For the next couple of posts I’ll be looking into AD security and auditing. In this article we’ll look at how to use Get-ADUser to list all recently created accounts.
With the increasing number of cyber attacks, security is at the top of most IT departments agenda. There are many checks you can perform to make sure AD is safe and secure, and that only valid or approved modifications have been made to user accounts. I’ll look at AD auditing in a future post, but this will be a handy snippet of PowerShell to help you identify recently created AD accounts, and a bonus bit of code to identify recently modified accounts!
I’ve written about Get-ADUser several times already to find out Active Directory user information, but in this post we’ll be using Get-ADComputer to find out the last logon date for the computers in Active Directory.
As computers are retired or fail and are replaced how often do admins remember to remove the computer accounts from Active Directory?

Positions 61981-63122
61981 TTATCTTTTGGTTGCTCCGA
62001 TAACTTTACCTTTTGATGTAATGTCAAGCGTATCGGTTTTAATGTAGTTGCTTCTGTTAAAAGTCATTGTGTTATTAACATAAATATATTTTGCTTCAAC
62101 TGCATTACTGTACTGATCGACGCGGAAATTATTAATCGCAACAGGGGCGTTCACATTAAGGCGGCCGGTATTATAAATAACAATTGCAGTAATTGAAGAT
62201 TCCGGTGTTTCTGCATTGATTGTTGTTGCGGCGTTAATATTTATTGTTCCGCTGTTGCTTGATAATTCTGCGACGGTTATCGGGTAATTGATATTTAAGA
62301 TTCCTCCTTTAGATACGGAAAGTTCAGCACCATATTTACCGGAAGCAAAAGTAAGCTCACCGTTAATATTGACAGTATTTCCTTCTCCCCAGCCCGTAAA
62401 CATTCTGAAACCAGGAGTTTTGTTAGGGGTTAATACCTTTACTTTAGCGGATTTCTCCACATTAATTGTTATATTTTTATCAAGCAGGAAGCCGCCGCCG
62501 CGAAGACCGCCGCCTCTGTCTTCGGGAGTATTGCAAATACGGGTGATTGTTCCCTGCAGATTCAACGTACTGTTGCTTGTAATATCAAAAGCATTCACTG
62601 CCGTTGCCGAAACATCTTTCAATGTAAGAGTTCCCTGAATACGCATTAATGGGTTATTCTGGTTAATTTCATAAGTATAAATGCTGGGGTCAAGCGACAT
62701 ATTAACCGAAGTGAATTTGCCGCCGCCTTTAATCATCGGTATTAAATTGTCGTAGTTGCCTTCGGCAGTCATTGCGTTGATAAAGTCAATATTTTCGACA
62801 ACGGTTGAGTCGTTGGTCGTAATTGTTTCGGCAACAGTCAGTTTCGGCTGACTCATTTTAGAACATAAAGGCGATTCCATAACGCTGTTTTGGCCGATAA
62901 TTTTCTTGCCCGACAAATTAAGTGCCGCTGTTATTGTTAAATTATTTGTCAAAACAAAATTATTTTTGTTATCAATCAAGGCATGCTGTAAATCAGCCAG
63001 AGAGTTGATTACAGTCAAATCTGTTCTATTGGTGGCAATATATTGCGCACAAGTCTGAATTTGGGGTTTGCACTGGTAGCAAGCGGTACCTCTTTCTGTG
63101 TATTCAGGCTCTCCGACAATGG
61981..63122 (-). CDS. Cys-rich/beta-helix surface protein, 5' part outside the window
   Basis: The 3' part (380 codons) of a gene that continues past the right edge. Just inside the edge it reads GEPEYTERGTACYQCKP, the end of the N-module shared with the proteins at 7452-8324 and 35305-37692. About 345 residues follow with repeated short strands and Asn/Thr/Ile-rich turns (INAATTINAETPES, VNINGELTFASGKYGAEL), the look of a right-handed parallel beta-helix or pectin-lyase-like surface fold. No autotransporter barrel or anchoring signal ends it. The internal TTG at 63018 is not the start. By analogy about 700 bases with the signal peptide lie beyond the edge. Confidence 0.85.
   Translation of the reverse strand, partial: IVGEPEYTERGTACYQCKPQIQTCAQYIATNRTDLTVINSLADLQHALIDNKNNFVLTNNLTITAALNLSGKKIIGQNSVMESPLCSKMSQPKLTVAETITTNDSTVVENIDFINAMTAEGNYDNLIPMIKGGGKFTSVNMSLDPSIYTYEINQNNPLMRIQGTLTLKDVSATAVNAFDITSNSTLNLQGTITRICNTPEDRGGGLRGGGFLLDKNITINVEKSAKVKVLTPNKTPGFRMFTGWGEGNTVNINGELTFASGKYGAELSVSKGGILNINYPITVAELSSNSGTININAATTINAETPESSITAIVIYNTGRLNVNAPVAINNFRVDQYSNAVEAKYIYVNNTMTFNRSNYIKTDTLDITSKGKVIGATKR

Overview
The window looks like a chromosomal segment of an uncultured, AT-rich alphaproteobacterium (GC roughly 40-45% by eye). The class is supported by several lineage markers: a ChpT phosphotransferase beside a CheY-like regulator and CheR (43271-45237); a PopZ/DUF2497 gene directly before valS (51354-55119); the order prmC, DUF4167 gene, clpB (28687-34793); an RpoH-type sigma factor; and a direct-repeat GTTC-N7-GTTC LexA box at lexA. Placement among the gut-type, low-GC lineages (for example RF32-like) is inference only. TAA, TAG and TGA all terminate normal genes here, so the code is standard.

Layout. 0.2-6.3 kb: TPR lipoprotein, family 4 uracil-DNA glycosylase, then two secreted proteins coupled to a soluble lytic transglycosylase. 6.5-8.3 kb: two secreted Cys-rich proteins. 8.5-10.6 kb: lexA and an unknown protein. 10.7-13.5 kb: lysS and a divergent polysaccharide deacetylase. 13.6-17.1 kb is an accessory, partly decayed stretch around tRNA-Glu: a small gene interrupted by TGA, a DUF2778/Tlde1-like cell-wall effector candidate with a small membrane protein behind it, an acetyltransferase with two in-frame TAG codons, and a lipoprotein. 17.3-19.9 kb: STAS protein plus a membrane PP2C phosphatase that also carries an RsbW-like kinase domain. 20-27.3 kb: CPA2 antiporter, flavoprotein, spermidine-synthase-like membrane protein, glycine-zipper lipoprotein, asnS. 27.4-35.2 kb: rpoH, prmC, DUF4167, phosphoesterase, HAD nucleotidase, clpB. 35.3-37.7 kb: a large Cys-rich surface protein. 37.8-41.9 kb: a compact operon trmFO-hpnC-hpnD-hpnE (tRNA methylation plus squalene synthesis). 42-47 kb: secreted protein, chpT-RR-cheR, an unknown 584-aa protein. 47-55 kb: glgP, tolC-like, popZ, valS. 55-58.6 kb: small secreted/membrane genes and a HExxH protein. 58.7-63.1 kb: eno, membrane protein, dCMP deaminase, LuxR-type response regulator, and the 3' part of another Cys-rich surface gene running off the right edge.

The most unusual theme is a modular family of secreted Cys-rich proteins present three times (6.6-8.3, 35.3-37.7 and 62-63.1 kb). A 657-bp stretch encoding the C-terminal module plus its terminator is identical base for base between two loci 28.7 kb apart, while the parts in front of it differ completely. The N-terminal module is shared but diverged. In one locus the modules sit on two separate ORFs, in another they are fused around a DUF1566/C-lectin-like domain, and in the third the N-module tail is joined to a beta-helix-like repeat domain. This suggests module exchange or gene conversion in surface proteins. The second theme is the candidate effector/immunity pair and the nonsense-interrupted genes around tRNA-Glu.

You can use the command we are going to create below to enumerate the last login date for all the computer accounts in your domain, so that you can safely disable and remove them after they have been inactive for a period of time. Continue reading →
In Part 1 we looked at the Get-ADUser command, and used it to create a list of all users and display their homedrive, homedirectory and scriptpath.
In this post we’ll look at refining the results a little.
We’ll look at sorting the results, only returning results for user accounts that have a login script, and export them to CSV, which is much more useful than exporting the results to a text file. Continue reading →
Having recently taken on a new client with a system that had been neglected somewhat I wanted to find out about the state of their user accounts.
I’d already looked at a couple of users at random and noticed some users had logon scripts while others didn’t, and some users had home drives while others didn’t.
Although the organisation wasn’t large, they had more than enough user accounts that I didn’t want to manually check every one. So i turned to PowerShell’s Get-ADUser command. Continue reading →
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